Beth Davies Coaching

Top pelvic health questions in 2024

These are the top 3 pelvic health questions I currently get asked (now in 2024)

Should I be doing Kegels?

You’ll find lots of mentions of kegels (or pelvic floor exercises) amongst my blogs because they can be super useful, but also have limitations. 

Research still shows they are the first line of treatment when it comes to pelvic floor dysfunction. Research by Bo et al, identifies that they can be used to build strength, power, relaxation, and coordination.  Plus the NICE Guidelines recommend doing pelvic floor exercises from the age of 12 years old. HOWEVER, understanding their limitations are super important too. 

In that, they are isolated contractions of one single muscle group. This group of muscles (in this case the pelvic floor) are not isolated during movement, so you also need to learn how to use them during movement. 

Are Hypopressives better than Kegels?

Firstly, let’s find out what Hypopressives are. Hypopressives, also known as hypopressive exercises or low-pressure fitness, is a type of exercise method developed by Dr. Marcel Caufriez, a Belgian gynecologist, in the 1980s. Unlike traditional exercises that focus on strengthening the pelvic floor muscles through contraction, hypopressives aim to restore and enhance pelvic health by utilising a combination of postural adjustments, breathing techniques, and specific body movements.

Hypopressives work by creating a vacuum effect within the abdominal and pelvic cavity, which helps to activate and tone the deep core muscles, including the pelvic floor. The technique involves a series of postures and controlled breathing patterns that engage the diaphragm, deep abdominals, and other stabilizing muscles. By incorporating this integrated approach, hypopressives offer a comprehensive solution for improving pelvic health.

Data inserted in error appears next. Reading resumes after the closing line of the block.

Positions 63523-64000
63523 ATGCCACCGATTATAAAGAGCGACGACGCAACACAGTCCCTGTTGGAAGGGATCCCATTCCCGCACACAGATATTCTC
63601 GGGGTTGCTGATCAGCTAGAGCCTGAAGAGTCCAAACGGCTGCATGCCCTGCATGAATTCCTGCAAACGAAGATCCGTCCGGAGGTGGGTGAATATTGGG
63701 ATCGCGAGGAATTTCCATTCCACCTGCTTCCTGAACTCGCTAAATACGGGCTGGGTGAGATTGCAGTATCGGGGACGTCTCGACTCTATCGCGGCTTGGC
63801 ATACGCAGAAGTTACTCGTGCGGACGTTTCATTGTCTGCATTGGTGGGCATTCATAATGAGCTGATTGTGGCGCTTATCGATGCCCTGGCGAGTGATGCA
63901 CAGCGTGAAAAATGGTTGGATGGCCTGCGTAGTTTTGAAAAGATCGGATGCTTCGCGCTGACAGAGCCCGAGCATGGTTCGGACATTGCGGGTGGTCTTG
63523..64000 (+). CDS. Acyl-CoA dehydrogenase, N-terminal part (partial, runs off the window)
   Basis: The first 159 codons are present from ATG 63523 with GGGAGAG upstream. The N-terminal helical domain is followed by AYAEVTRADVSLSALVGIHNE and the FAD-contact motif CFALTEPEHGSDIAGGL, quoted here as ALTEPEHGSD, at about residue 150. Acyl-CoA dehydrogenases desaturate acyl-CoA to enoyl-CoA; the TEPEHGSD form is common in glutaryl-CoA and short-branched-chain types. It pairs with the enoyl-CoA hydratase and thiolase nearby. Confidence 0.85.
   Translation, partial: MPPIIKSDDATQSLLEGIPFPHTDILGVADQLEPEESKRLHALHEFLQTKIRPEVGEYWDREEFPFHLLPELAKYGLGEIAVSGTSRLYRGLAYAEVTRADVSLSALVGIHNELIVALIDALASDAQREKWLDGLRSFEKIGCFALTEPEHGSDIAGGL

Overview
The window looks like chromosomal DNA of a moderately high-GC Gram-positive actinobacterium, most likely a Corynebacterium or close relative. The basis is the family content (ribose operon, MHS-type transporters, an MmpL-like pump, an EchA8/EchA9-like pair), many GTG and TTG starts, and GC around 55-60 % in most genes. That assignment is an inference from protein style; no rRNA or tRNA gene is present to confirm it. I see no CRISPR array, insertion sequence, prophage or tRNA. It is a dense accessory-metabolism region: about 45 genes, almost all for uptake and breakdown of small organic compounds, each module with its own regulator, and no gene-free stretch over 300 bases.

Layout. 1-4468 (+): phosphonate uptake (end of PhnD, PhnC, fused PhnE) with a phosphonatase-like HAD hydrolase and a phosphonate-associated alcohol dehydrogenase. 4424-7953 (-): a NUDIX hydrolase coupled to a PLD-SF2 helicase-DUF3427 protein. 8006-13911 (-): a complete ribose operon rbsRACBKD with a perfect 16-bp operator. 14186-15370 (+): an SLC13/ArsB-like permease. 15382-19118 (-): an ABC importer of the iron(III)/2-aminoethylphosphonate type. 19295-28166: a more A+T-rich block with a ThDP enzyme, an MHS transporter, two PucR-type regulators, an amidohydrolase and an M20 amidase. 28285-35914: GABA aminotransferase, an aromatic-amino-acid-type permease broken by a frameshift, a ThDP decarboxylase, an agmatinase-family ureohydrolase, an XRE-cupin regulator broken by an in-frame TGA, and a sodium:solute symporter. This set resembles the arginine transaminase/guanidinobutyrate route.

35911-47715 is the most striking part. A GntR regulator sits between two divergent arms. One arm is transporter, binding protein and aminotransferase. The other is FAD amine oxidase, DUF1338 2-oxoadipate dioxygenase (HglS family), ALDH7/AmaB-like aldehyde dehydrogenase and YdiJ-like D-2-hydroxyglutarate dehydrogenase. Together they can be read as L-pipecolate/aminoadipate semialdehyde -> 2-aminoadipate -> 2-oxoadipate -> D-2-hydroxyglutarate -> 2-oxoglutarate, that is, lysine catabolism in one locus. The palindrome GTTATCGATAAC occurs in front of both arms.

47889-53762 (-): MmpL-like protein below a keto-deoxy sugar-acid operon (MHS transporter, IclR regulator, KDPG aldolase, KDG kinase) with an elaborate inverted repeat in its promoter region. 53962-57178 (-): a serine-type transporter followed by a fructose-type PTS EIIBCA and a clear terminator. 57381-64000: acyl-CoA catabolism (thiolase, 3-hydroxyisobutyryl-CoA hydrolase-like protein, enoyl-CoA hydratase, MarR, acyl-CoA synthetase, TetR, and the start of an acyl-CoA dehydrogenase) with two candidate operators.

However, whilst research still shows the efficacy of traditional pelvic floor muscle training over hypopressives, it offers an alternative solution for women who may have tried kegels and found they didn’t relieve symptoms or struggled to turn them into a consistent practise. 

What exercises can I do with prolapse?

When it comes to exercising with pelvic organ prolapse, it’s less about which exercises but how you are doing those exercises, and the strategies you are using.  Which is why understanding how your body works (and especially the role of the pelvic floor) can be super useful in providing useful strategies that better manage intra-abdominal pressure (versus adding to pressure). You may not have been told this but the basics of training such as specificity, and progressive overload are your roadmap back to the exercise you love.   

Beth Davies is a highly experienced personal trainer and coach specialising in female pelvic health, pelvic organ prolapse and exercise. Her programmes educate, empower and support women back to training or their active life, eliminating symptoms and building strength and confidence. She has been featured in women’s lifestyle magazines and websites, including  StylistMetroWoman & Home and Marie Claire UK 

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